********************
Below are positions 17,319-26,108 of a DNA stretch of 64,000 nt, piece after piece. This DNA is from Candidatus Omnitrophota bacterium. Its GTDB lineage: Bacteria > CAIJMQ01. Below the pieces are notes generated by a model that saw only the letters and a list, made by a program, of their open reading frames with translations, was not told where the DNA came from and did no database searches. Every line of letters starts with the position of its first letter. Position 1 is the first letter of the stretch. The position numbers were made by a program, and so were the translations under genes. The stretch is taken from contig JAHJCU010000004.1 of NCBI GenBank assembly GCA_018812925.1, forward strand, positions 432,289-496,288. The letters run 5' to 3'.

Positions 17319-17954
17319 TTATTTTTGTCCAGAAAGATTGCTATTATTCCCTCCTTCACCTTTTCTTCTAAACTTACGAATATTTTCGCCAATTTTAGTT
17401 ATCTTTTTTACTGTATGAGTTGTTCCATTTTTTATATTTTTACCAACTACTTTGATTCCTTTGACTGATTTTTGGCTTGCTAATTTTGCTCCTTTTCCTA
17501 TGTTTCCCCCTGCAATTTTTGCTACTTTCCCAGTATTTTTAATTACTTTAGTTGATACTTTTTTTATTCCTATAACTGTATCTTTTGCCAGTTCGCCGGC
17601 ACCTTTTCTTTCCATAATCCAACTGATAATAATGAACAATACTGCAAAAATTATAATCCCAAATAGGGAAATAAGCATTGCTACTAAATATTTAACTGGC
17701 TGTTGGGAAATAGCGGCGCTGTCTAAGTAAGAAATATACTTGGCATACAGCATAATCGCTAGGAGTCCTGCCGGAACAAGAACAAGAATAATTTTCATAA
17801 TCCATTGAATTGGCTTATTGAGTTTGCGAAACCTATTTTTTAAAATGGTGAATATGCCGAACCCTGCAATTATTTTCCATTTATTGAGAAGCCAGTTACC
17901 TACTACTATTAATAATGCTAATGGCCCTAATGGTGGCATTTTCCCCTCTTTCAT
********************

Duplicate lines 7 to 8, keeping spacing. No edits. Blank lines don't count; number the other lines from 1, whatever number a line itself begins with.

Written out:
17701 TGTTGGGAAATAGCGGCGCTGTCTAAGTAAGAAATATACTTGGCATACAGCATAATCGCTAGGAGTCCTGCCGGAACAAGAACAAGAATAATTTTCATAA
17801 TCCATTGAATTGGCTTATTGAGTTTGCGAAACCTATTTTTTAAAATGGTGAATATGCCGAACCCTGCAATTATTTTCCATTTATTGAGAAGCCAGTTACC